Amidst all the criticism that's been heaped on Heat guard Dwayne Wade over the last 24 hours, it has been a particularly fascinating revelation to watch Chris Bosh skate completely under the media's radar after his poor showing in Game 1.
To recap, Bosh finished with 10 points (4-11) and five rebounds after 34 minutes of play. Wade, by comparison, had 19 points (7-19), eight assists and four rebounds after 42 minutes.
So why is one guy getting all of the backlash, while the other is probably walking around the locker room in a bathrobe drinking Merlot?
Here are three guesses:
1) Bosh didn't start the game, leading people to cut him a pass with the view that he is still in the process of recovery.
2) The Wade angle is the juicier story given his well-documented struggles in the Eastern Conference Finals and his declining FG% in the playoffs (FYI—it has dipped with each passing round). So, after Game 1, he made himself an easy target.
3) The consensus among the sports world is that only James and Wade are superstar talents, while Bosh is just an all-star caliber player.
It's probably a combination of guesses two and three, with guess three playing more of a role than people realize.
Now here is the real question.
Is it time to entertain the possibility that Dwayne Wade, at this point in his career, is slowly being exposed as a superstar who isn't—much in the same way Bosh was exposed during his first few months in Miami?
Because the way things are going, that block of time when Wade decimated the Indiana Pacers in the last three games of the Eastern Conference Semifinals is looking a lot more isolated and distant than ever before.
And, by all indications, it looks as though the world is going to see more of Dwayne Wade playing at an all-star level than a superstar one.
Is it Wade's health that's slowing him down? If so, it's understandable why the team wouldn't have acknowledged it. The only problem is that if this were really the case, you'd think Erik Spoelstra would have put more responsibility on Chris Bosh's shoulders instead of continuing to cut his minutes short.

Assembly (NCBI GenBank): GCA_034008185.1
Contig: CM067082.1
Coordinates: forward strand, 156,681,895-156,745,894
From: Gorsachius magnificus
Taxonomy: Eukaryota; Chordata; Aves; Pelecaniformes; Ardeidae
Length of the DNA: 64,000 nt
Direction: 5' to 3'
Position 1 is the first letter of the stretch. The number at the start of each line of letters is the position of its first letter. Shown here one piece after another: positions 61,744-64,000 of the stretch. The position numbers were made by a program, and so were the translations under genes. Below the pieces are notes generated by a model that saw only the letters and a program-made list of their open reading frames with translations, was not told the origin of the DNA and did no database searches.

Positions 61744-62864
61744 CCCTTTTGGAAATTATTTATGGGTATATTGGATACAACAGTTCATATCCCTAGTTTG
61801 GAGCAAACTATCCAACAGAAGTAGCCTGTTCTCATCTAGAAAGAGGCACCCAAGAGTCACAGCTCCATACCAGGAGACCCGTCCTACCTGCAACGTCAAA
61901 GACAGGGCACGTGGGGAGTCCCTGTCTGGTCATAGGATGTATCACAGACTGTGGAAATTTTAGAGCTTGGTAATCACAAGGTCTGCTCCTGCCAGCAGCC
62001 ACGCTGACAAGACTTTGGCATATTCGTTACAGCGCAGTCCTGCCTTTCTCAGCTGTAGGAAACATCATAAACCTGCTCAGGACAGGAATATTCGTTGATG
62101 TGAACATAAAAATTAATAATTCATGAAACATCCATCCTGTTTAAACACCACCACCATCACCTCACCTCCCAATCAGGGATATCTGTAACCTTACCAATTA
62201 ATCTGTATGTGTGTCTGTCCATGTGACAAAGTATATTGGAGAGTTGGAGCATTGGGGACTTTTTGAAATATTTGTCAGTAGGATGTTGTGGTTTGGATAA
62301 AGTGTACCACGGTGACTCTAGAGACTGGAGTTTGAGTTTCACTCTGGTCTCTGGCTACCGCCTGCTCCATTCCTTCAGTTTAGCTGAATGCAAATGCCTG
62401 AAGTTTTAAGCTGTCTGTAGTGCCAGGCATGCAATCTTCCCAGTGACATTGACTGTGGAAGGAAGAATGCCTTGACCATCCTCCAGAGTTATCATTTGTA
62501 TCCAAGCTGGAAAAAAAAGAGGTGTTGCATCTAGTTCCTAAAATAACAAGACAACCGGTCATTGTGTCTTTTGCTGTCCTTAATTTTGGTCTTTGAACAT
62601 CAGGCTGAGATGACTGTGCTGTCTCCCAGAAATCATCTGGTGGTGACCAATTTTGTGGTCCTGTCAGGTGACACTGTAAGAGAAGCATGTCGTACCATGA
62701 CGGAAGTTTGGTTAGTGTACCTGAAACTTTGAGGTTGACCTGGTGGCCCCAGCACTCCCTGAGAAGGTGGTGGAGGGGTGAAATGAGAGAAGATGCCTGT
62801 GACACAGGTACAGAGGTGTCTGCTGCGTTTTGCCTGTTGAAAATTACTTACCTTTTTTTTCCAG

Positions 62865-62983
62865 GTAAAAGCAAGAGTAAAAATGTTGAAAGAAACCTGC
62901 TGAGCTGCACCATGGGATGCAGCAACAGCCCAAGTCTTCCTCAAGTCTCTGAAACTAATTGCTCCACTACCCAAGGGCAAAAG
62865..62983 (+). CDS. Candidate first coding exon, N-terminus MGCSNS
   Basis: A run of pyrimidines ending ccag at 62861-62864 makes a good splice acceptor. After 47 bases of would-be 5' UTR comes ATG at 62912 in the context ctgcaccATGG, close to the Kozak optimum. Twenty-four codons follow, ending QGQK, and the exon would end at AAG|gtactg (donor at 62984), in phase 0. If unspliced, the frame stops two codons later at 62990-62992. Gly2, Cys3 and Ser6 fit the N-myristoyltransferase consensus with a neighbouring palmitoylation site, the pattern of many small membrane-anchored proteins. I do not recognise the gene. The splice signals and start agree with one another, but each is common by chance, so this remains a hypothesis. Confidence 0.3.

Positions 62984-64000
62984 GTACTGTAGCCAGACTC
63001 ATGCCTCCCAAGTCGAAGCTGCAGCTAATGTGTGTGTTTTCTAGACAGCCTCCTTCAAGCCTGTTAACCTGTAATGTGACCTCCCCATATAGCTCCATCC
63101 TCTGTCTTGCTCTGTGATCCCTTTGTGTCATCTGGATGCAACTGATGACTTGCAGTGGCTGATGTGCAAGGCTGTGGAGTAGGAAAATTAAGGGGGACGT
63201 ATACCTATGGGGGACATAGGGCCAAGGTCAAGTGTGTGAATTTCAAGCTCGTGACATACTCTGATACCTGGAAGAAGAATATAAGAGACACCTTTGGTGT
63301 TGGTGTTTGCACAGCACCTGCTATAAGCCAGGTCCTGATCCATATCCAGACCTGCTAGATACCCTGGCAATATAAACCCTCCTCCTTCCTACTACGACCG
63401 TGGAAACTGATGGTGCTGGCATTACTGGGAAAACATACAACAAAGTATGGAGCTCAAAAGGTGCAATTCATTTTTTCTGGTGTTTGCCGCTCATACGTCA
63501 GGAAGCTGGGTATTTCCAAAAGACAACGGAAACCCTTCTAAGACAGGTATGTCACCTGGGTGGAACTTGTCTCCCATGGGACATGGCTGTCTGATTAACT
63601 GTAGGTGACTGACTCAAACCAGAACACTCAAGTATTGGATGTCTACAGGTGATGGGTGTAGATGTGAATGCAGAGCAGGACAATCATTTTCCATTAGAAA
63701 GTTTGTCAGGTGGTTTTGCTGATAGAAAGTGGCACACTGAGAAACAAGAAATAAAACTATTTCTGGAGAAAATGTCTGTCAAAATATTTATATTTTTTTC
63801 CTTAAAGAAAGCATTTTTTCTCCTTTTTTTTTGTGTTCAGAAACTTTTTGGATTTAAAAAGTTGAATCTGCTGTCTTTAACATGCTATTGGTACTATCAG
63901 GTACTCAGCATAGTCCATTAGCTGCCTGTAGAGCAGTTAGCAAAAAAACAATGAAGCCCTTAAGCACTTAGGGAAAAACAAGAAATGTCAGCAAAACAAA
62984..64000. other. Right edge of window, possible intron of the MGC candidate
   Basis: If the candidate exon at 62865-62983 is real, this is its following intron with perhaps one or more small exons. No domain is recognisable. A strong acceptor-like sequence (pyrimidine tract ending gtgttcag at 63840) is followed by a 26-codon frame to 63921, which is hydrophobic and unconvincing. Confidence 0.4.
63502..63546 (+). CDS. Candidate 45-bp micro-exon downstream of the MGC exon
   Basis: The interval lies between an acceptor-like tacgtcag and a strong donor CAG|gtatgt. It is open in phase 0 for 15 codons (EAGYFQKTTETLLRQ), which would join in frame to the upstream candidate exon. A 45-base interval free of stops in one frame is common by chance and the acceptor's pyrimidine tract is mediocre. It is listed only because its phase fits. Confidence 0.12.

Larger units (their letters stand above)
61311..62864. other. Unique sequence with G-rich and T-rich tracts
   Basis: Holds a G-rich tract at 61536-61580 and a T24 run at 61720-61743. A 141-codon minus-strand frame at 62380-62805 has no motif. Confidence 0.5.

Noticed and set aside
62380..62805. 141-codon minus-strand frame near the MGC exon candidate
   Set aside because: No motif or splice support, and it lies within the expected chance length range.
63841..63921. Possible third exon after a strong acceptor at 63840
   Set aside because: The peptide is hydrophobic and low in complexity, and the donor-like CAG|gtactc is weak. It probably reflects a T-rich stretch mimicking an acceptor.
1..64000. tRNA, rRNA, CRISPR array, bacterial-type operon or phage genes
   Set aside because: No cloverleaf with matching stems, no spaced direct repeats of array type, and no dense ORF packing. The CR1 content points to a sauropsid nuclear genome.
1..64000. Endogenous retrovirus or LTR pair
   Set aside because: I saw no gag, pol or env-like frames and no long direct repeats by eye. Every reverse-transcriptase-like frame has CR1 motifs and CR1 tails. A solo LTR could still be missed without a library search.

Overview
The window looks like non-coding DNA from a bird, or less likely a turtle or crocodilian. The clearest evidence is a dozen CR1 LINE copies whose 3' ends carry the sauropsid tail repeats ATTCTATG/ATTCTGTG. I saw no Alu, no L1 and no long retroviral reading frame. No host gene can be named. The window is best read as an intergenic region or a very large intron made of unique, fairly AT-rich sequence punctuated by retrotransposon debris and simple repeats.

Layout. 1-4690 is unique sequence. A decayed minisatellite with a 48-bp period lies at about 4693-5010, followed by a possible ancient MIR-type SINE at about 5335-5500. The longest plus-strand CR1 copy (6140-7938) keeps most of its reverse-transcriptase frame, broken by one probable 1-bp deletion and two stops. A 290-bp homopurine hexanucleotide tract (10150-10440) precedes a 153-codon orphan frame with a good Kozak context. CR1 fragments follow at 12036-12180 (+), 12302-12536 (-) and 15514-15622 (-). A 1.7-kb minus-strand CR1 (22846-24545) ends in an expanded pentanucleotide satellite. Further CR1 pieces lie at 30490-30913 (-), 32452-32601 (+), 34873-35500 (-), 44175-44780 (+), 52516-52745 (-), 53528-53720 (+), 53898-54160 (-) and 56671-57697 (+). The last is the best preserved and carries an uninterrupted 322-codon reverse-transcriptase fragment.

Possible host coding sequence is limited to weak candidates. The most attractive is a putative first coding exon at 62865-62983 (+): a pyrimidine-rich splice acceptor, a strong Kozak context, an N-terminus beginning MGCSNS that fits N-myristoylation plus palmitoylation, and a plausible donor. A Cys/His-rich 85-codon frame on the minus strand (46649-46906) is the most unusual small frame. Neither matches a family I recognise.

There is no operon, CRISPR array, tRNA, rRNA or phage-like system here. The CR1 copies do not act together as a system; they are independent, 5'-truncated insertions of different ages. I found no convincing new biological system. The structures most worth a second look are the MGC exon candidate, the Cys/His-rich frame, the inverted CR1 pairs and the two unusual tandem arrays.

Is it because of Wade's deference to James on the court? Maybe so, but how do you blame terrible shot selection on playing a secondary role? He did, after all, shoot 19 times in the last game.
Is it because Wade doesn't care as much about basketball as he does building his brand? This would at least explain his questionable attire during postgame conferences.
What is the real answer here?
As the viewing public is only left to wonder, Wade continues to minimize the problem with a smidgeon of the defiance in his voice that David Stern had for Jim Rome after being asked if the draft lottery was fixed.
In the meantime, all that is known is that if the Heat lose tonight's game, they'll be forced to be a perfect 3-3 at home or face the daunting task of winning Games 6 and 7 in Oklahoma City.
And, to be honest, I'm starting to wonder whether that defiance in Wade's voice stems from the implication that he's being accused of coasting or if it stems from the frustration that he's just not the player he once was.
Either way, things don't look promising for Miami going forward in the NBA Finals.
And possibly beyond.